August 15, 2007

Hudson Valley Poets Fest, August 12

This was actually a 2-day event; I was scheduled to read on Sunday, so drove down earlier to catch as many other poets as I could. It's on Route 213 in Rosendale, in the Widow Jane Mine on the Snyder Estate. It's got to be seen -- a huge cavern carved out of the side of a hill, cool, dark, making you wish it were 90 degrees to enjoy the contrast more, the stage set up on the edge of the water that perfectly reflects the light coming in from outside. (Going down to the site was like following a 3-year-old, all the signs kept saying, "Mine," "Mine.") The ground is slippery from moisture & the occasional drop falls from the ceiling onto your head or into your drink. A canopy shields performers from drips & serves as a stand for the lights. This year there was a 30-page collection of poems by the featured readers (myself included), funded with a decentralization grant from the Duchess County Arts Council, with a great cover illustration by Carol Zaloom. The energetic host & organizer is Mike Jurkovic.

The poetry collection has an introduction that provides a history of the event, pointing out that "This years Hudson Valley Poets Fest marks the seventeenth year that the Century House Historical Society has joined with the Hudson Valley poets to present readings in the Widow Jane Mine." I first became aware of this event as the response of Mike & other Hudson Valley poets to the Woodstock Poetry Festival's lack of local talent amid the Festival's roster of high-priced poets. This reading continues, while the Festival is long gone.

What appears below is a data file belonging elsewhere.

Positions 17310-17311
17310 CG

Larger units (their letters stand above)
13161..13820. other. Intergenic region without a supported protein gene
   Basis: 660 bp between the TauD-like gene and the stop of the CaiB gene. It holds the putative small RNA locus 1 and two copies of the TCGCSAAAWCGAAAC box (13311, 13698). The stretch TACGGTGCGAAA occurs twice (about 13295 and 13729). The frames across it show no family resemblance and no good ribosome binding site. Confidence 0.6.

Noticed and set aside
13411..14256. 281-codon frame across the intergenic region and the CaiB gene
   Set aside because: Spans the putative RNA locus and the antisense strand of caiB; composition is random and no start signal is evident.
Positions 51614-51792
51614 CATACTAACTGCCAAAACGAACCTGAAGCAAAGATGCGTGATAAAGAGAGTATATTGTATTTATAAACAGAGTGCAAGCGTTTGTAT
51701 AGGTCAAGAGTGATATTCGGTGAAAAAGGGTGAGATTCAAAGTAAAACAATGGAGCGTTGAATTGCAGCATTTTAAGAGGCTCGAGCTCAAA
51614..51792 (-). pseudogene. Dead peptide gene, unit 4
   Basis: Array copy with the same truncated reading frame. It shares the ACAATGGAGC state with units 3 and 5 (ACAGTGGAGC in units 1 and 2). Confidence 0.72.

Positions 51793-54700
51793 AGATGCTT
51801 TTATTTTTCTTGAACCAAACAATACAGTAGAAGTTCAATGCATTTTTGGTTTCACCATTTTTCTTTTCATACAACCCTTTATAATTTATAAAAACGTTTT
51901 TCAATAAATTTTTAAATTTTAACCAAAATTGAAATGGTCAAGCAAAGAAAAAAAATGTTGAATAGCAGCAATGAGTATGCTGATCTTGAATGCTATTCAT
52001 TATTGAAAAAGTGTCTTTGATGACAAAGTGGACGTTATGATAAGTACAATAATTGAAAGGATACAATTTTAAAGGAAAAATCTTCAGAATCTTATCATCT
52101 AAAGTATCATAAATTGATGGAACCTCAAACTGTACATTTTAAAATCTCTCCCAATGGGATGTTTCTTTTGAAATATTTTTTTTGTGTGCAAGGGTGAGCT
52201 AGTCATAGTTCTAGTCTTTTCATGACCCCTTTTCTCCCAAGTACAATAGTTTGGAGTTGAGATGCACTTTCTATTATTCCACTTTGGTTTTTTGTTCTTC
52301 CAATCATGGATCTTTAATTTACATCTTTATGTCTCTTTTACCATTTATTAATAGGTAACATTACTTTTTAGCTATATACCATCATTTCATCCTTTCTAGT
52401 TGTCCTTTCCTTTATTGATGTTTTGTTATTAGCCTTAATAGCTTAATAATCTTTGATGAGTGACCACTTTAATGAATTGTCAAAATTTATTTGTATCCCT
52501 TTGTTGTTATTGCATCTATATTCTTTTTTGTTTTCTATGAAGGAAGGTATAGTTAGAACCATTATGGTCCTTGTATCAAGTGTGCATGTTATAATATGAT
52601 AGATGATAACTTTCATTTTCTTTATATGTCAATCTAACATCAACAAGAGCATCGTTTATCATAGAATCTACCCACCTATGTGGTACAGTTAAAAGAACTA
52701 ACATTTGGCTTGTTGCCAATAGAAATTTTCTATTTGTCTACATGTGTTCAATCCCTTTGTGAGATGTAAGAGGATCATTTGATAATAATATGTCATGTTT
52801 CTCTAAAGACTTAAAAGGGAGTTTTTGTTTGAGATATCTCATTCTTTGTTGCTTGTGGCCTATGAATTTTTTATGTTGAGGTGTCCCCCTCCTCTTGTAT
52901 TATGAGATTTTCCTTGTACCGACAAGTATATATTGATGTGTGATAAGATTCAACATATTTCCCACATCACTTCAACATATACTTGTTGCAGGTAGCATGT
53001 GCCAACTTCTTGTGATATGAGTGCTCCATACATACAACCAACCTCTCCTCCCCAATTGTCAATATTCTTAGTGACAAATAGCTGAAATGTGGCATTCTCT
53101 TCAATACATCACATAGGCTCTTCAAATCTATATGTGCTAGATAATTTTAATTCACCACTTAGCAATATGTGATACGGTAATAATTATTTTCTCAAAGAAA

In some ways, these events are difficult to attend: I'm torn between listening to the readers, saying hello to friends & other poets, buying books, perusing the proliferation of flyers, grazing the pot-luck food & looking for a place to pee. But I did get to hear a lot of fine poems. Each poet had about 10 minutes; of course, some taking longer, some much less, so I won't (can't) mention every poem read.

But, for me, it started badly. As I got there Carl Welden was on stage, & a little goes a long way; unfortunately, there was a lot -- over-acted vignettes copied from the Firesign Theater, an example of how performance can overwhelm material. But the day only got better. In fact, the next writer, Thad Rutkowski, showed how entertaining one can be with good material read well without all the theatrics, such as Thad's funny set pieces on his name & one on his haircuts.

Likewise, George Wallace, whose work I follow on his blog on MySpace. (George & I once read together at the old Cross St. Atelier in Saugerties.) He likes lists & Beat street descriptions that carry you along on the strength of the words & images, like his big, hopeful, patriotic "Ecstatic State Building."

Guy Reed once ran an oddity: an open mic for prose writers. He read a variety of poems, prose vignettes, prose poems, micro fiction, all that stuff. Again, the simplicity of good material, read well.

Everyone loves Donald Lev. He read a some poems taking us through the months, one of his movie poems (on "To Have & Have Not"), &, of course, one by Enid Dame, the moving "Prayers."